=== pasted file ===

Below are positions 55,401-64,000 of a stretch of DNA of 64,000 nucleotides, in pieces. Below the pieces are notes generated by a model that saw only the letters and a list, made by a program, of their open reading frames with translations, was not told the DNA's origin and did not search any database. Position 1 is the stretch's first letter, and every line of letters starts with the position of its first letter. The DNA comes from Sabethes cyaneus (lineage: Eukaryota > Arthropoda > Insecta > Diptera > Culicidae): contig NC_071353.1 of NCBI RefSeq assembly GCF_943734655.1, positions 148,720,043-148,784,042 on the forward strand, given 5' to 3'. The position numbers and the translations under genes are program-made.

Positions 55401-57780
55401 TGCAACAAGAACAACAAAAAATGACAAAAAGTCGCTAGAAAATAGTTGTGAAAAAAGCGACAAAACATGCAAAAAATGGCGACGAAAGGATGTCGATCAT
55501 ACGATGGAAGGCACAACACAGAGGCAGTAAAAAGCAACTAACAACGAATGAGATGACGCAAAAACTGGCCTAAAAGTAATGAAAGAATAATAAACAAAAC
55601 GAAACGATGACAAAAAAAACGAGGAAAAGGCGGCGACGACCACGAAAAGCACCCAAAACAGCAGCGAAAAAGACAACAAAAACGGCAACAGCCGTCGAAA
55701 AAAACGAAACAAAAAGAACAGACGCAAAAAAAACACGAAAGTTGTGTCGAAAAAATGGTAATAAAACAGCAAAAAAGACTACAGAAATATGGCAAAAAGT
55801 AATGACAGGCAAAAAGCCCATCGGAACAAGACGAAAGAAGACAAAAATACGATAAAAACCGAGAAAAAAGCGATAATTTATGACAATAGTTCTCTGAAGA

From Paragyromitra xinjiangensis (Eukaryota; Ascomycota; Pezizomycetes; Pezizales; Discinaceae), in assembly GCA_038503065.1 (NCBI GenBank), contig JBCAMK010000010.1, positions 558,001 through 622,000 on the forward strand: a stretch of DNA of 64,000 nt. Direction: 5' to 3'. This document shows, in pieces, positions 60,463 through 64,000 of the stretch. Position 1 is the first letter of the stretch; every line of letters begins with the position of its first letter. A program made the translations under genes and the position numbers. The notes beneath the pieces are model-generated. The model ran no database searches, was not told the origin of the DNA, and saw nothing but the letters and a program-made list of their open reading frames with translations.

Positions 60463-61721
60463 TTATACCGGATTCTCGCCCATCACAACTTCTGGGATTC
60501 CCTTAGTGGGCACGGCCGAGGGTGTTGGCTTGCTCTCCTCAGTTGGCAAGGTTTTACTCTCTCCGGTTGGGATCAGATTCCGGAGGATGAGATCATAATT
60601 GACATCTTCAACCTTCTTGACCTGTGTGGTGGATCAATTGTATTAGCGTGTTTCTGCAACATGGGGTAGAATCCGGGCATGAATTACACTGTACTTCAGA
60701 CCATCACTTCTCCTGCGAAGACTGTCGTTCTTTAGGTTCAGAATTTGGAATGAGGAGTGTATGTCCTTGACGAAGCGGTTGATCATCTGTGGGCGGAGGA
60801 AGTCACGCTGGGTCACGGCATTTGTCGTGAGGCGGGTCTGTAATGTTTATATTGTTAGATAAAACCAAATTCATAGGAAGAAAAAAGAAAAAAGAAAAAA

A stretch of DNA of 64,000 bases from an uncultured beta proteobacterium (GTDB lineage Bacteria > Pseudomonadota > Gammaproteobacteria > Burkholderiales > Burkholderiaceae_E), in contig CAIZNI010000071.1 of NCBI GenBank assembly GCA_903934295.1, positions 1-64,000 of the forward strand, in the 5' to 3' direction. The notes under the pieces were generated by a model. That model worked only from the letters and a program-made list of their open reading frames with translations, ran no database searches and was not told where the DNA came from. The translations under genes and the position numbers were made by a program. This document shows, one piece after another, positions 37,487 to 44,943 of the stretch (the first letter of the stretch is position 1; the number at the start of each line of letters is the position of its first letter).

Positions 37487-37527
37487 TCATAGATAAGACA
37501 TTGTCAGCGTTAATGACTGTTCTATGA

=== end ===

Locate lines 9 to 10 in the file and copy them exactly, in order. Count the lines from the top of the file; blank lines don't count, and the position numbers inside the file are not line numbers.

Positions 60463-61721
60463 TTATACCGGATTCTCGCCCATCACAACTTCTGGGATTC